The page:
Business calling data removed from PSC Web site

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But rate info does not reflect negotiated arrangements
A Web site introduced in November of 1999 by the Wisconsin Public Service Commission (PSC) to offer interactive tools to help small business and consumers see what various long-distance calling plans would cost given their calling patterns has removed business data to focus strictly on consumer information.
According to sources at the PSC and SALESTAR, the San Francisco firm that developed the site pro bono, the amount of work necessary to maintain the portion of the site that focused on business plans was behind the decision.
Christopher Larson, who oversees the Wisconsin Webpricer site, indicated that keeping the business-related functionality up and running was not a high priority. Businesses would also expect information on Web connectivity and other telecommunications services, he said. And that would be way too much to ask of SALESTAR, whose main line of business is collection and dissemination of pricing information in the telecom industry. The firm acts rather like the K-Mart Secret Shopper, collecting pricing information and sharing it with provider customers.
“We became aware of them through a service they provided on a nationwide basis for TRAC — Telecommunications Research and Action Center — a nonprofit,” Larson said of SALESTAR. “On TRAC’s Web site, there is a similar service provided for interstate calling. SALESTAR provided this as a free service to TRAC. We asked SALESTAR if they would provide a similar service for Wisconsin intrastate and interlata calls free of charge, and they agreed to do that.”
As this story was written, the Web site – at — was not functioning. That is unusual, according to Larson.
“It has been fully functional,” Larson said. “They have got to make modifications to update it. In the course of those modifications things happen, I guess. We are working with another company to provide this, so we have to be patient.”
The current problems with the remaining functions of the site are due to a transfer to a new hosting company, according to Kimberly Sierk of SALESTAR. Sierk added that after the company dropped the business data from the site, they never received a request from the PSC to reinstate it.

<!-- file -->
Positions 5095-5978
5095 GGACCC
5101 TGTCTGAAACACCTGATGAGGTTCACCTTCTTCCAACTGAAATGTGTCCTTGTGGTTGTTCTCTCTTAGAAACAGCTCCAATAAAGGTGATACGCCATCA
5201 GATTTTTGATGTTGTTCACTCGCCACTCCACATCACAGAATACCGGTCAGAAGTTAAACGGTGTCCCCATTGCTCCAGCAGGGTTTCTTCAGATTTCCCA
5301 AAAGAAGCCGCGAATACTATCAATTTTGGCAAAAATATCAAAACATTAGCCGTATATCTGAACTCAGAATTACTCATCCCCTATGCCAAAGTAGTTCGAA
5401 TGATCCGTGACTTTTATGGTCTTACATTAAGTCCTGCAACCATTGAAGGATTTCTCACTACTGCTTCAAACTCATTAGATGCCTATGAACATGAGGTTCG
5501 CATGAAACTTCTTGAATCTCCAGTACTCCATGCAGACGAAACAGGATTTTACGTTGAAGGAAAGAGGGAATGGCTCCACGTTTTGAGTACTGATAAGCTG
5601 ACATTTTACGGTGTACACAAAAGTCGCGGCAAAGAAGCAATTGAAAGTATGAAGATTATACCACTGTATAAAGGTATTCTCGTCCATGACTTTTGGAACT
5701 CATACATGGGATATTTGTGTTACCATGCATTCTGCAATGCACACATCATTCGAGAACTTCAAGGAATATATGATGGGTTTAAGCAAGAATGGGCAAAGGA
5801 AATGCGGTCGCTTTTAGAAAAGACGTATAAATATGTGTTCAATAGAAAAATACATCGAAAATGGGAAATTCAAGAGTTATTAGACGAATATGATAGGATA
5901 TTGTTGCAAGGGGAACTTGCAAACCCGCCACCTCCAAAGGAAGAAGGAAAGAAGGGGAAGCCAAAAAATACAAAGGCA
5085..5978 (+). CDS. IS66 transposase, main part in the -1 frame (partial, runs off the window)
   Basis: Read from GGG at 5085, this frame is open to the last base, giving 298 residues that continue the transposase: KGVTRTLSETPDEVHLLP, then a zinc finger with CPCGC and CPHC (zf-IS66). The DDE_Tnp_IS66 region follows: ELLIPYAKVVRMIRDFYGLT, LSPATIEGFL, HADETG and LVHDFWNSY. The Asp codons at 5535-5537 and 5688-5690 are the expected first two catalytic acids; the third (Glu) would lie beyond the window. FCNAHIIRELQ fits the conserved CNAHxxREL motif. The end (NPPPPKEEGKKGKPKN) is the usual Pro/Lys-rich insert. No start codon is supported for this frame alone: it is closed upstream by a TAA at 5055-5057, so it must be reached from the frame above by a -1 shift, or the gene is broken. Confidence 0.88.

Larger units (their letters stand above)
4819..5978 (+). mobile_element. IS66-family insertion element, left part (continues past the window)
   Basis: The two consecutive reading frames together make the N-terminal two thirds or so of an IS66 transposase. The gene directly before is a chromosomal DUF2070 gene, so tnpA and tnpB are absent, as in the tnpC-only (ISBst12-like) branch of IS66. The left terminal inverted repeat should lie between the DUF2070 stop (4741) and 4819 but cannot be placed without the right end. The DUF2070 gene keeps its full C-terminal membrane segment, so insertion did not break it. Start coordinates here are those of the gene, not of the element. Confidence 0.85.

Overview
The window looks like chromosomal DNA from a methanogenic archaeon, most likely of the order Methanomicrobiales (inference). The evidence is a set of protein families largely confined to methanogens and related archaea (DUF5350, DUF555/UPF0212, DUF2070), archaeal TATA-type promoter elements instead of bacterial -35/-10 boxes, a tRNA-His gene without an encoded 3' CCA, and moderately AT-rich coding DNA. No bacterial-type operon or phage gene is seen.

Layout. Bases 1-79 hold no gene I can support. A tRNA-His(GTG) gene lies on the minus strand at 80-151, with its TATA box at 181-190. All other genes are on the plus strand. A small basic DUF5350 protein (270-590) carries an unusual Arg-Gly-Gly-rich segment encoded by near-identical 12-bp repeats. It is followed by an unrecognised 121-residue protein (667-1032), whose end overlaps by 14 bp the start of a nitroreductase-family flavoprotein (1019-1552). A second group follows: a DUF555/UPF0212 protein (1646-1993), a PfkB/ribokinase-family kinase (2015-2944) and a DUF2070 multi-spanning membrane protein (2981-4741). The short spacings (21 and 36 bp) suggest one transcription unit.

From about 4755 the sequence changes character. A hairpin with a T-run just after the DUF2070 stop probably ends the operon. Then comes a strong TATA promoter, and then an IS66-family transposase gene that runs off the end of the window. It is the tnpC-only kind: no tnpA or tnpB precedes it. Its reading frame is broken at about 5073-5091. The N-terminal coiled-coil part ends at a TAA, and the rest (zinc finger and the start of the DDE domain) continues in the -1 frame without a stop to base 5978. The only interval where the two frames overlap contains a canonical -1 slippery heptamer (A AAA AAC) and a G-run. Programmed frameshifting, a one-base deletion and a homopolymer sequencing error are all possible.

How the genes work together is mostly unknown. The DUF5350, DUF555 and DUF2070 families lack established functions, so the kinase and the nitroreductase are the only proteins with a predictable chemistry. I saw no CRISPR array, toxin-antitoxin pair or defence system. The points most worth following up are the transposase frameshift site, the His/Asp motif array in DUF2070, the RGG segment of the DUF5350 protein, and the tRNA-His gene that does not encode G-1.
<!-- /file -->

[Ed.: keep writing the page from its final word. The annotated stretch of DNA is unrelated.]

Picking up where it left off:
According to Sierk, the business information “was up and running, and then we made a business decision that we were unable to support both. The original scope of the project was residential information. We went back to the original format of just having residential.”
The decision to yank the business data came about six months ago, according to Sierk, who indicated SALESTAR did not have a way to determine how much traffic the business rate part of the site received.
Would SALESTAR put the business rate information back up? That depends on whether the company locates a paying user for the information. Then the information could also be made available through the free site.
“Currently, for our other products, we don’t have any viable customers who are asking for that,” Sierk said. “But if we were to do it specifically for the Wisconsin WebPricer — I have not heard anything from the PSC that they are requesting that.”
Some information, help available
The site initially allowed small business managers to enter their phone numbers into a Web form along with a list of phone numbers called and other information from their phone bills. The site used the data to determine what the calls would cost with various plans.
The loss of the business part of the site may not be significant as, according to a Milwaukee-based telecommunications consultant, the published rates may differ from those that businesses can negotiate with their providers – particularly larger users who spend more than $250,000 annually on calling services.
Calibre Communications vice president of sales and marketing Michael O’Connor said, however, that given the current business climate, negotiating with providers has gotten tougher.
“With the way the economy is going, with Global Crossing going Chapter 11 and companies losing their shirt by overestimating demand for long-haul fiber, many of them are very reticent to redo deals,” O’Connor said.
The key to successful negotiation, whether a firm works with a consultant like Calibre Communications or goes it alone, is quality information, according to O’Connor.
“From our perspective, it is important to have actual contractual proof of what a provider has done,” O’Connor said. “For this cost for these services, the net component costs are X. It’s all about calls placed and received. You can put these services into some basic buckets; interstate, intrastate, 800 service, outbound, calling card and data transfer – which is measured in terms of frame relay. If you can get your hands on that kind of a contract, you can change the way you engage with your vendor. You are able to benchmark and make sure you are still close to where the market is.”
April 26, 2002 Small Business Times, Milwaukee

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